My Favorite Places To View Hotaru

One of my favorite ways to spend a spring or summer night in Japan is to go out and watch the hotaru (fireflies) flicker on and off in unison. The Hotaru Festival in Kyokushi (North of Ozu in Kumamoto-ken) is worth checking out, and easy to get to. During this celebration, beef ranchers like the Otsuka family sell exceptionally delicious beef which is best enjoyed with a glass of beer and a bunch of friends.
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This isn’t a hotaru, it’s a picture of a tiny bee that I took at Yamabuki suigen (Yamabuki spring). In daylight, the fireflies look like regular elongated black beetles, somewhat reminiscent of a cockroach. I took the next picture in the dark of a firefly in my hand from Kyokushi last year:
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Such a sad picture… The bioluminescence and frequency of their flashing varies among species. The fireflies in Kyokushi blink slower and with a yellowish light, while the yamahotaru blink slightly faster in a bluish-white. I wonder if the color differences have to do with the membrane of the photophores (assuming this is what the light producing cells on fireflies are called) or due to slight chemical differences in combination with the luciferin and luciferase…
Anyhow, if you are in Aso-gun near Ubuyama-mura during mid to late June you can still catch the yamahotaru (mountain fireflies), well after the other species have mated and died. One great spot is south of Namino village, in a place called Shiramizu Taki (white water waterfall- pictured below). The waterfall itself is worth a visit during the day time, but it is truly magnificent at night illuminated by the stars and the fireflies. The lighting has a soft, magical quality because of the diffusing effect of the spray generated by the falling water. Apparently, the light on my cellphone is irresistable to yamahotaru, as one followed it back into my pocket. I watched in amusement as it blinked out a pickup line to my unreceptive D251.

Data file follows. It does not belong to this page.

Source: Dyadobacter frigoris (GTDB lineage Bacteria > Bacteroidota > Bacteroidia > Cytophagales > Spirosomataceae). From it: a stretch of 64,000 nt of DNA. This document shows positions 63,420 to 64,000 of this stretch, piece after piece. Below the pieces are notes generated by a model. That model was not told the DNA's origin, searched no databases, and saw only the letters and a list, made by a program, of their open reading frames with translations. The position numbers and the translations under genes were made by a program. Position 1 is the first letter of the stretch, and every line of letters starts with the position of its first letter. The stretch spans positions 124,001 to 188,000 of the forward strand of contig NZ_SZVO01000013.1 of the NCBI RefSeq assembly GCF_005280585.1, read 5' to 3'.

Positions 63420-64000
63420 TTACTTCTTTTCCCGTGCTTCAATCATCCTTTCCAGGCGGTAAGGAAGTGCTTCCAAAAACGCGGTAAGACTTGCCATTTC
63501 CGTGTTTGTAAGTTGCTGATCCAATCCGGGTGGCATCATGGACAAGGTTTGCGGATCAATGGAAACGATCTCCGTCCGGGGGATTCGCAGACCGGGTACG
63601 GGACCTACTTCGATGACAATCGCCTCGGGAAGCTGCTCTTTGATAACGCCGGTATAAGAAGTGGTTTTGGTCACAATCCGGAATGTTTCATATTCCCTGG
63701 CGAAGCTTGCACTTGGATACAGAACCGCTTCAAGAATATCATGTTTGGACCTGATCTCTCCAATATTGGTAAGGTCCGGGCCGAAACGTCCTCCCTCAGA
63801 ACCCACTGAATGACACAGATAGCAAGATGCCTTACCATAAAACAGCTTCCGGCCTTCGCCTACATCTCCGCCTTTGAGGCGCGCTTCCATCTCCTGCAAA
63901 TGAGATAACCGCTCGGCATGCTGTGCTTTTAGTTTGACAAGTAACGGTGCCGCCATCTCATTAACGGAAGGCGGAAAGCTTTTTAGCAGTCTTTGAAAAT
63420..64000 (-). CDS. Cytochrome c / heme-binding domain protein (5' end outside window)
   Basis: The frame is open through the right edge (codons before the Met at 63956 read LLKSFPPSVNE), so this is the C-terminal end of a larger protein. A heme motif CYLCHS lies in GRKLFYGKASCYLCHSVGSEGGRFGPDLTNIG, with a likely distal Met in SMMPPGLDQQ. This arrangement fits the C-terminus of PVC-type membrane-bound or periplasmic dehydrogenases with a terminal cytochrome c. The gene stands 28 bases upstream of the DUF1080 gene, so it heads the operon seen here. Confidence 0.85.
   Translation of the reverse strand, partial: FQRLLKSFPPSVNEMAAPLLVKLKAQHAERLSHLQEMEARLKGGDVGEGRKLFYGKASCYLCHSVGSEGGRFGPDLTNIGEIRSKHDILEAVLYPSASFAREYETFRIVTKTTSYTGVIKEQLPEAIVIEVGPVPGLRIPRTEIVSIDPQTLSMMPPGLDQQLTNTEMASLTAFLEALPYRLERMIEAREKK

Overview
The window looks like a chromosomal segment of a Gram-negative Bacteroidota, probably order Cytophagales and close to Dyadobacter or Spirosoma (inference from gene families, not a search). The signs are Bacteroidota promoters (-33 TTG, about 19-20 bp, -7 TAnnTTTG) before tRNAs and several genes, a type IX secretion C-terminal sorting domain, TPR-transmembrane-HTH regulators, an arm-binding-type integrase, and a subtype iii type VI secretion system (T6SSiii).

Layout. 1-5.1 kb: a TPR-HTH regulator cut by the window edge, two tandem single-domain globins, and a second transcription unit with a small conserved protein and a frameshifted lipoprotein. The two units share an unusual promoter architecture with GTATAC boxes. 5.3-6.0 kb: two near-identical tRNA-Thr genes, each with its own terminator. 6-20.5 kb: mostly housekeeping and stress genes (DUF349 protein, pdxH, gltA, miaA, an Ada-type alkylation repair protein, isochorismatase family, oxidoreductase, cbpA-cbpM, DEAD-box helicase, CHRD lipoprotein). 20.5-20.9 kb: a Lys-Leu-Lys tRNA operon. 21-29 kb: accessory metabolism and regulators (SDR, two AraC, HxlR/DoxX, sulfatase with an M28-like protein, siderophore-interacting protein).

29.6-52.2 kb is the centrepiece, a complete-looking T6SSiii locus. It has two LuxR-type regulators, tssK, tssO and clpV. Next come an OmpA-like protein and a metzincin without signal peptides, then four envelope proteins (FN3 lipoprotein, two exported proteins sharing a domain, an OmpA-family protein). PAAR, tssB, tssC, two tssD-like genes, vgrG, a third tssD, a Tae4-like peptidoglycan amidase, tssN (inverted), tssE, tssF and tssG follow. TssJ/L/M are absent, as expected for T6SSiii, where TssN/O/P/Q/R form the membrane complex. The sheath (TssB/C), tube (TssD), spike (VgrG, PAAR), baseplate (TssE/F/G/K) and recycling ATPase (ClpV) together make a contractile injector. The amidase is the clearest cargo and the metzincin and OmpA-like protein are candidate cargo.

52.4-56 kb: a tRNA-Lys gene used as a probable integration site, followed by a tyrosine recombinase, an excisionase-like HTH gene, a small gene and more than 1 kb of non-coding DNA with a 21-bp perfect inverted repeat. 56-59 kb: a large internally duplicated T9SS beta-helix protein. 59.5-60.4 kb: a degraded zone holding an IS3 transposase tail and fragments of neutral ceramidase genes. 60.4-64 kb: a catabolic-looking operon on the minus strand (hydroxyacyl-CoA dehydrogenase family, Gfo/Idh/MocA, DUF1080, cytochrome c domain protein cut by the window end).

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Yamahotaru are more reliable to see than the other species, I have found, because they come out in rain or good weather, and wind tends not to be a factor as they tend to live in protected areas among the trees or cliffs.
My other favorite places to see them are in Ubuyama-mura in Hokubu. I was able to see hotaru at Yamabuki suigen, but had to turn back because it was pitch-black, raining hard, and I only had my keitai (with a low battery) to serve as a flashlight. Instead, I went to Ikeyama suigen which is more popular and easier to access. The hotaru were out in abundance in the mist and drizzle, lighting up the cedars with their halogen-white glow.

One thought on “My Favorite Places To View Hotaru”

  1. Great photos and fascinating observations, as usual! Wish I could see fireflies here in Montana…but there are only bats and mosquitos around at night!

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